Updated: Nov 4, 2021
Are you an emotional eater? Then you will already be aware that your over-eating tends to go in peaks and valleys. There are some days you feel completely in control. Then days, when despite what you tell yourself, you can’t seem to stop eating, even though you are not hungry. As with most addictive behaviours, emotional eating stems from a need to numb emotions. It’s a temporary relief from feelings we don’t want to experience. Emotional eating is a coping mechanism driven from our unconscious mind to protect us or meet an unfulfilled need (even if we are not consciously aware of that need).
To overcome emotional eating requires an awareness and understanding of what is causing the subconscious to perpetuate the behaviour. This is an internal process best supported by a therapist/hypnotherapist.
There are, however, external factors that contribute to emotional eating and the peaks and valleys you might be experiencing.
Here are the top 3 common factors that contribute to emotional eating.
It sounds obvious. Right? You feel under pressure, overwhelmed, low on energy because you need to react to the constant demands. So, of course, you reach for food; it’s both a comfort and an energy source. But if you are under constant stress, that ‘hit’ we get from the comfort of food gets less and less, so you find you need more and more to feel the comforting effects. Not only that, but stress raises our blood sugar as our body prepares for fight or flight, so it sends signals to our brain that we need more energy resources. Our brains don’t know that a demanding boss or a screaming child is not the same threat as a tiger running at us. It’s no wonder stress has such an impact on our eating patterns. If you are an emotional eater, reducing stress will positively influence your ability to manage your emotional eating.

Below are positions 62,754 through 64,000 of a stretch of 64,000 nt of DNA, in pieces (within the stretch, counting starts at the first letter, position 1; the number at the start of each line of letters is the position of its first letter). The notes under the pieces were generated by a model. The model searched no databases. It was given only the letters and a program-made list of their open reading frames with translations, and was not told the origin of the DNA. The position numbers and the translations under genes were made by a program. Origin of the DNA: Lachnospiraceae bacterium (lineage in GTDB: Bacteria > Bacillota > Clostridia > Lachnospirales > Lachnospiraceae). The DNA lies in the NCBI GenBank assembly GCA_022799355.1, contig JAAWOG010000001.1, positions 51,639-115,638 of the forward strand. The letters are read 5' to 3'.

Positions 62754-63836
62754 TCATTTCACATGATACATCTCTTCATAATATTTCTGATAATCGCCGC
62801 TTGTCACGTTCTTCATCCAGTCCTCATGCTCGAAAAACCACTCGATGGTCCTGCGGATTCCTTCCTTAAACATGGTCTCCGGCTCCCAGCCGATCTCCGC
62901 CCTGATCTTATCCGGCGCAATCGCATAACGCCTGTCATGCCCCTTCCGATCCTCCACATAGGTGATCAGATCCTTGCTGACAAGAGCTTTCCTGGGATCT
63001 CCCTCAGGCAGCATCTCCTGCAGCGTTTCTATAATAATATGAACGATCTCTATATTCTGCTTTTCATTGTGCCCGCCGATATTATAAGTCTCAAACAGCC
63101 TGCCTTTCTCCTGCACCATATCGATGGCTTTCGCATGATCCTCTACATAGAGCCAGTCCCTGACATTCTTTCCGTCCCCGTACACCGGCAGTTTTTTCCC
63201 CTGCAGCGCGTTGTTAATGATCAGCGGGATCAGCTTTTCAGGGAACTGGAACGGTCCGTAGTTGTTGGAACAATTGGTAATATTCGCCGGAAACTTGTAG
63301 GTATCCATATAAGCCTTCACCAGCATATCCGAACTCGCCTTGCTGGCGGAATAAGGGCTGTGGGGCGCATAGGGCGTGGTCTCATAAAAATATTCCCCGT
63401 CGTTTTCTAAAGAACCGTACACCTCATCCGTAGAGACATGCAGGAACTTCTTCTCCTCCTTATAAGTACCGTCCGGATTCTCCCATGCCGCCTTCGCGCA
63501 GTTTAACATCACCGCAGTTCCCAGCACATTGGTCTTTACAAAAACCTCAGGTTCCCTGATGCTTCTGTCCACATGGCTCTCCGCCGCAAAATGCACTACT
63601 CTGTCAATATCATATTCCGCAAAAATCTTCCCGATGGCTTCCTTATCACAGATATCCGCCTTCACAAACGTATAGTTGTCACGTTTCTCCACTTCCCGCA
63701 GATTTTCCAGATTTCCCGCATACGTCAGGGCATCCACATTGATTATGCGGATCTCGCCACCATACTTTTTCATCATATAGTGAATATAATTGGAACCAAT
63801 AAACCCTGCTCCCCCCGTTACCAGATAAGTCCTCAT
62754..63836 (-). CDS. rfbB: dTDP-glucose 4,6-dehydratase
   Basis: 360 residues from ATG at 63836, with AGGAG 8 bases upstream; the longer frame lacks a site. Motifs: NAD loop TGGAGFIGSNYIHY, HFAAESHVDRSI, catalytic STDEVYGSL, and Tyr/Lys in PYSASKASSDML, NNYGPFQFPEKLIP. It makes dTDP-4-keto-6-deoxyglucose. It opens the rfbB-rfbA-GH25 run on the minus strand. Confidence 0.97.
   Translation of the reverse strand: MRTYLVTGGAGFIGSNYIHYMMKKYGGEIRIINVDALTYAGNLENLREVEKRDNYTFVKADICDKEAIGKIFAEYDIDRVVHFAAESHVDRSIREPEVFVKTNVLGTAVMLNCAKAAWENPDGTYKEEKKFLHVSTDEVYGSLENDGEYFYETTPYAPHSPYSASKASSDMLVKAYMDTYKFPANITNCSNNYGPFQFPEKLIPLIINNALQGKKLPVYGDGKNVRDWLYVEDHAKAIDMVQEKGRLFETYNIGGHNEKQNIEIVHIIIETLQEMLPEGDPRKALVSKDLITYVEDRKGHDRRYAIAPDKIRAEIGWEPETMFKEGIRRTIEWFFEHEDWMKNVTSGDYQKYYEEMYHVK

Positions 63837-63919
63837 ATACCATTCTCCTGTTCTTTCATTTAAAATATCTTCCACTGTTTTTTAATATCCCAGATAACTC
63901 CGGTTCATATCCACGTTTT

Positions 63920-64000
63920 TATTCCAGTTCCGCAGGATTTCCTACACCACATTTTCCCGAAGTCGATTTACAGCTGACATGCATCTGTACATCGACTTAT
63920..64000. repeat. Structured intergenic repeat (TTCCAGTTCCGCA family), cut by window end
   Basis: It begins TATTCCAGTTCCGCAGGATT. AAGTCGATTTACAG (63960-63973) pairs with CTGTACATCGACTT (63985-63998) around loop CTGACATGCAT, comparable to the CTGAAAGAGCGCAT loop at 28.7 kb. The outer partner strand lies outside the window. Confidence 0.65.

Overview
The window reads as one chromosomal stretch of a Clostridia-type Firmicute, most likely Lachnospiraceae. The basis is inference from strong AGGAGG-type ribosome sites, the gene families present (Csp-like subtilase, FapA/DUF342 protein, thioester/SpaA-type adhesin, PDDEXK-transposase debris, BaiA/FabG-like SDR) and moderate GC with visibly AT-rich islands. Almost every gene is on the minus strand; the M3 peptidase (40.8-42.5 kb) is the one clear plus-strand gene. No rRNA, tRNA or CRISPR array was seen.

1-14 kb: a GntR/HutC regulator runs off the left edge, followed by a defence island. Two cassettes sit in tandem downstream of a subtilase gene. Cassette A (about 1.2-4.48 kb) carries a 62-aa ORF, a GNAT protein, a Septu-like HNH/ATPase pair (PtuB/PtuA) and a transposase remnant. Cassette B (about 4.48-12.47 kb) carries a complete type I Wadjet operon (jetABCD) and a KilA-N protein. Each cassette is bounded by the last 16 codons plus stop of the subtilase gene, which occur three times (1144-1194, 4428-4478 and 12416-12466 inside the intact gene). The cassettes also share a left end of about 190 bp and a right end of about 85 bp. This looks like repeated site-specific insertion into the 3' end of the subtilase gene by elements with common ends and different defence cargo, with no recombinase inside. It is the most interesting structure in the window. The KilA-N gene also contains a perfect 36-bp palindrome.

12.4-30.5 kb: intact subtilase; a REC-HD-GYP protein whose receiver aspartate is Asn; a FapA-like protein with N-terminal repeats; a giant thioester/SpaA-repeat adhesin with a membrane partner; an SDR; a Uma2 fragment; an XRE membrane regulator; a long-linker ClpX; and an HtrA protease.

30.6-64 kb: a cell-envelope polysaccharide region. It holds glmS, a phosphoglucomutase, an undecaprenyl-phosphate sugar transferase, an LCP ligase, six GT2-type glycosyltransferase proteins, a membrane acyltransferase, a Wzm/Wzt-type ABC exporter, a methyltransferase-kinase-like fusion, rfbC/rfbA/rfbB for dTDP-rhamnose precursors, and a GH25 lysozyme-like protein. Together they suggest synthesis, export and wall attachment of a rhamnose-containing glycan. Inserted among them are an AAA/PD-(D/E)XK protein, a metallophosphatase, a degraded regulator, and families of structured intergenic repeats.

2. Lack of sleep
Sleep is healing, physically, mentally, and emotionally. It’s our bodies natural way to recharge and process experiences, thoughts and emotions from the day.
Stress has a direct link with our ability to get quality sleep, and lack of sleep contributes to our ability to cope with daily stressors. The likelihood, therefore, is if you are experiencing stress, your sleep will be affected and vice versa. For emotional eaters, stress and sleep management should be a priority. A lack of sleep affects the regulation of hunger hormones (ghrelin and leptin) so, the better quality sleep you can get, the more likely your hunger signals will normalise.
3. Environment Triggers
Our subconscious mind can process 11 million bits of information per second. If we were consciously aware of all that information, the overwhelm would be extreme. Our subconscious takes in information from our environment even if we don’t consciously see it with our eyes. Ever wondered why you get home from work craving a MacDonalds (or any other fast food of your choice)? It’s likely the several marketing posters you passed on the route. Despite the fact you didn’t think you noticed them, your subconscious did. Therefore our conscious choices for food are often overridden by our subconscious desires. Unfortunately, there’s not much we can do about the amount of external advertising we are subjected to. However, there are stimuli in our environment that we can control with a little effort. Think about your home. There will be lots of triggers in your environment that subconsciously lead you to comfort foods. It may seem a little strange but try changing where you store food in your kitchen cupboards. This change will cause you to try to remember where the food is now, which results in you becoming conscious of what you are doing. This gives you that one quick moment to check if you’re on autopilot. Also, try a different route to work (if you’re not currently homeworking). If your daily habit is to grab something comforting from the local coffee shop on the way in, then a new route will make you more conscious of your actions – even a new coffee shop will, albeit temporarily.